[Conference abstract] A culturally adapted, multidisciplinary psychoeducation program for early-stage breast cancer survivors in Asia: A randomized, controlled trial
Chan, Alexandre, Ng, Terence, Oh, Suan Kai, Eyob, Tewodros, Shwe, Maung, Gan, Yan Xiang, Chan, Raymond, Dent, Rebecca Alexandra, Ng, Raymond C.H., Tan, Mabel, Goh, Brandon, Tan, Yee Pin, & Fan, Gilbert (2016) [Conference abstract] A culturally adapted, multidisciplinary psychoeducation program for early-stage breast cancer survivors in Asia: A randomized, controlled trial. Journal of Clinical Oncology, 34(15_suppl), p. 10080.
Background: As cancer mortality rates improve in Asia, there is an increasing need to improve the transition to post-treatment survivorship care. However, culturally appropriate standardized survivorship programs are lacking in this region. This study aimed to evaluate the effectiveness of a culturally adapted psychoeducation program (PE) compared with usual care (UC) to reduce distress and symptoms in Asian breast cancer survivors who have completed adjuvant chemotherapy.
Methods: This was a randomized, controlled trial in 72 Asian early-stage breast cancer survivors who were randomized into either the PE (n = 34) or the UC (n = 38) arms. Participants in the PE arm underwent a weekly multidisciplinary psychoeducation program, delivered in a group format over 3 weeks, based on current recommendations from the United States Institute of Medicine, coupled with cultural adaptation. Both arms were assessed at baseline and 2 months post-intervention using the Rotterdam Symptom Checklist and EORTC-QLQ-C30. Effect sizes were calculated using Cohen’s d.
Results: The mean age ± SD of all participants was 53.0 ± 8.9 years, with majority being Chinese (84.7%) and Malay (6.9%). At baseline, clinical characteristics and outcome measures were well balanced in both arms. Comparing to UC, there was a significant lower levels of physical symptom distress (d= 0.76, p = 0.01) and fatigue (d= 0.49, p = 0.04). There was also a trend towards less appetite loss (d= 0.46, p = 0.06), less constipation (d= 0.45, p = 0.06) and activity level improvement (d= 0.37, p = 0.14) in the PE arm comparing to the UC arm.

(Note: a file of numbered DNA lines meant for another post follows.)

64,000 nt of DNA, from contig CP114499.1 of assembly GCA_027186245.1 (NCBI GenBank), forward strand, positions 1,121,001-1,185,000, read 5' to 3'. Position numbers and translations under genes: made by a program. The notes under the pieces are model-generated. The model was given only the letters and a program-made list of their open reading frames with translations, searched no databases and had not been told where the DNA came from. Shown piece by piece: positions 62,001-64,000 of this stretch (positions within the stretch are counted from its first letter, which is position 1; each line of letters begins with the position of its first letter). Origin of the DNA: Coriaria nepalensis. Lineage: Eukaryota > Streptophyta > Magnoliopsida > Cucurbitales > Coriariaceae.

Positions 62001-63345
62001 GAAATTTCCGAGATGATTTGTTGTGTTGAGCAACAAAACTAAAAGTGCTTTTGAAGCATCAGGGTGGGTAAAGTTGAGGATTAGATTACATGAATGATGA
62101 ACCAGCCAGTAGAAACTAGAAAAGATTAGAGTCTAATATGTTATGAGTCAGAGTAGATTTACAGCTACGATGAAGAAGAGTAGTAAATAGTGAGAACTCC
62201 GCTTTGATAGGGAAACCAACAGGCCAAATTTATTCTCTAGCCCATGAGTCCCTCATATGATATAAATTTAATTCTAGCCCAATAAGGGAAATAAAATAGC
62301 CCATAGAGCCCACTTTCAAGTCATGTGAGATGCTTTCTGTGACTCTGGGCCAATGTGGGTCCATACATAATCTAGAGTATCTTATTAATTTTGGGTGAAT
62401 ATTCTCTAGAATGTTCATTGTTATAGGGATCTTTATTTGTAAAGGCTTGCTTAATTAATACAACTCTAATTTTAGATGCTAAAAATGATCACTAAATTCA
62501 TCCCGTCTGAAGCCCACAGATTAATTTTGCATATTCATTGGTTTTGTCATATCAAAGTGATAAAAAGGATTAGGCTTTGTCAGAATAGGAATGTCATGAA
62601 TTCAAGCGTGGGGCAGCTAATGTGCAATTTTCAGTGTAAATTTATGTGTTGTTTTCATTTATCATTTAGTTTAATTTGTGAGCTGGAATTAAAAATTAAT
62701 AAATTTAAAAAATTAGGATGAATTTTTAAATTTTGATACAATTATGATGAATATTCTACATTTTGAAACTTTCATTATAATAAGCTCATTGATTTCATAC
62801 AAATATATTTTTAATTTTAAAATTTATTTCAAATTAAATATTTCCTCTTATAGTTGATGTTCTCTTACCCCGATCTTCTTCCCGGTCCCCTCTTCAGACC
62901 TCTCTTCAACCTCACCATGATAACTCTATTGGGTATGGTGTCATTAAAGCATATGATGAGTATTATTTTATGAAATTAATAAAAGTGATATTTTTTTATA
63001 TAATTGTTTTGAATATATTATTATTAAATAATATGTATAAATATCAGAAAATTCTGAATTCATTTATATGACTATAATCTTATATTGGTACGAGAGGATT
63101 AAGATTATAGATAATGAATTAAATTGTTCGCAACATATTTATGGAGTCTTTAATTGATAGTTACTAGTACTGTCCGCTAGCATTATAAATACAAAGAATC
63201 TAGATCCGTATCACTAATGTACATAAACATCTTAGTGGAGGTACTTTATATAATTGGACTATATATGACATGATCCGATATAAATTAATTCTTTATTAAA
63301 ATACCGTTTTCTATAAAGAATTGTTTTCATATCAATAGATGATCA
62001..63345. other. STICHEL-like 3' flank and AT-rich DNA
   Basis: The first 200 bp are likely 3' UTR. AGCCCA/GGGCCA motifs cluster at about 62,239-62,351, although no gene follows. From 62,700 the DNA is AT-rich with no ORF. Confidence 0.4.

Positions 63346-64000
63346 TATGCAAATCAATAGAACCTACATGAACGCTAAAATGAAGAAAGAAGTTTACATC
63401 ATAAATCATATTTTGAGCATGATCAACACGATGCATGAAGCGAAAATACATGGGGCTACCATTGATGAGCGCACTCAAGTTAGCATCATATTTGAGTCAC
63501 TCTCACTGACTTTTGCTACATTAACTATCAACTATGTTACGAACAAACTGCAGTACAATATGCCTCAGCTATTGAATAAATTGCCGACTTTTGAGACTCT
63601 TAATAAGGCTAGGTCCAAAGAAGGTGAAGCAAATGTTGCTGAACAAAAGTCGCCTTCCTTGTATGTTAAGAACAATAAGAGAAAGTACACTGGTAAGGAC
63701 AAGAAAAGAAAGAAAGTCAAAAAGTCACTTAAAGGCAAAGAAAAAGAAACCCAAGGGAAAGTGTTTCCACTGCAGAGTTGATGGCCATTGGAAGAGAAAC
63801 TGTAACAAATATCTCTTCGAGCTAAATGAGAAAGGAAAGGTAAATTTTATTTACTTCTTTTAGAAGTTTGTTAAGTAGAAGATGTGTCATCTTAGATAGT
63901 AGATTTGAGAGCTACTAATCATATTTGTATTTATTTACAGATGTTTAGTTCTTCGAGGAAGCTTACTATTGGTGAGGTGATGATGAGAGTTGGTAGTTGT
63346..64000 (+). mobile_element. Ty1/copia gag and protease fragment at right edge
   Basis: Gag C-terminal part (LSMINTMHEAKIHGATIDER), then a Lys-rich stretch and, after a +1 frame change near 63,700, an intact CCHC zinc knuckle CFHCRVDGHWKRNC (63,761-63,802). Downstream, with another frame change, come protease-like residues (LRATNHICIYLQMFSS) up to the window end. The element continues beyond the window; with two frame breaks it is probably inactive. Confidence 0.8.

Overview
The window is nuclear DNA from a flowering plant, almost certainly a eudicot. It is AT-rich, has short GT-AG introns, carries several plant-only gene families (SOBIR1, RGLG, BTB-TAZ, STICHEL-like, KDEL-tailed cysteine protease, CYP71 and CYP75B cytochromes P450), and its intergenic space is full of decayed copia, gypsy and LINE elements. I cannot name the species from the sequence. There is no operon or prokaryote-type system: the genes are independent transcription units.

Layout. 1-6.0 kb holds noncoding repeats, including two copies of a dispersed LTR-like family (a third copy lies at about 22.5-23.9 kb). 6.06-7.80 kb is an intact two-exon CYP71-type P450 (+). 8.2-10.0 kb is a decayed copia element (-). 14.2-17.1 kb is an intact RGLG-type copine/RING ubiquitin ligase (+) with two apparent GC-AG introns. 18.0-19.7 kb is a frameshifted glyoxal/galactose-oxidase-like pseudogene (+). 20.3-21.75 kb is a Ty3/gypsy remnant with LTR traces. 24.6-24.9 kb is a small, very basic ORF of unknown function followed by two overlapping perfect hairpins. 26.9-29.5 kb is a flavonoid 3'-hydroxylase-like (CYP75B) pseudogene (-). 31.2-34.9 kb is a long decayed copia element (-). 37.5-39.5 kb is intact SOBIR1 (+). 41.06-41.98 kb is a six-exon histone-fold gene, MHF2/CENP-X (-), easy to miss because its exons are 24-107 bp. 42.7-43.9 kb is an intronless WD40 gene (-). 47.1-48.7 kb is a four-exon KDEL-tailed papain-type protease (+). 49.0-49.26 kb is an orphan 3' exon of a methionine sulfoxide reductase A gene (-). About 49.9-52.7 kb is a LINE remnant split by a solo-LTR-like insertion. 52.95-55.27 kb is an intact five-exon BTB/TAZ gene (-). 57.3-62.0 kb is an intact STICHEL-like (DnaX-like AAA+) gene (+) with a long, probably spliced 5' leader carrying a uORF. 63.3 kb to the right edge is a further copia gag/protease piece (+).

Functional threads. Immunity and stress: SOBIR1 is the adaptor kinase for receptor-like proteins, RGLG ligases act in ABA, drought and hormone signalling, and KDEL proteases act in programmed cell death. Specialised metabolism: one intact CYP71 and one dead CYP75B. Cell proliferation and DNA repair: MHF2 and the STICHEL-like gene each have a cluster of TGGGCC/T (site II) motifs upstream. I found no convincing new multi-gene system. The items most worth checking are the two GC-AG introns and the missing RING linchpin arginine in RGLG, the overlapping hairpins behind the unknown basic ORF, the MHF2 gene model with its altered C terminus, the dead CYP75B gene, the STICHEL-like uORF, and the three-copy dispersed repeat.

Conclusions: A culturally adapted, multidisciplinary psychoeducation program was effective to reduce physical distress and symptoms in Asian breast cancer survivors. Clinical trial information: NCT02600299.
Impact and interest:
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|Item Type:||Journal Article|
|Additional Information:||2016 ASCO Annual Meeting (June 3-7, 2016)|
|Keywords:||Survivorship, Psychoeducational program, Cancer survivorship, Breast cancer survivors, Quality of life, Physical distress, Fatigue, Appetite loss|
|Subjects:||Australian and New Zealand Standard Research Classification > MEDICAL AND HEALTH SCIENCES (110000) > NURSING (111000)
Australian and New Zealand Standard Research Classification > MEDICAL AND HEALTH SCIENCES (110000) > ONCOLOGY AND CARCINOGENESIS (111200) > Solid Tumours (111209)
Australian and New Zealand Standard Research Classification > MEDICAL AND HEALTH SCIENCES (110000) > ONCOLOGY AND CARCINOGENESIS (111200) > Oncology and Carcinogenesis not elsewhere classified (111299)
|Divisions:||Current > QUT Faculties and Divisions > Faculty of Health
Current > Institutes > Institute of Health and Biomedical Innovation
Current > Schools > School of Nursing
|Copyright Owner:||Copyright 2016 American Society of Clinical Oncology|
|Deposited On:||12 Jun 2016 22:51|
|Last Modified:||13 Jun 2016 22:37|
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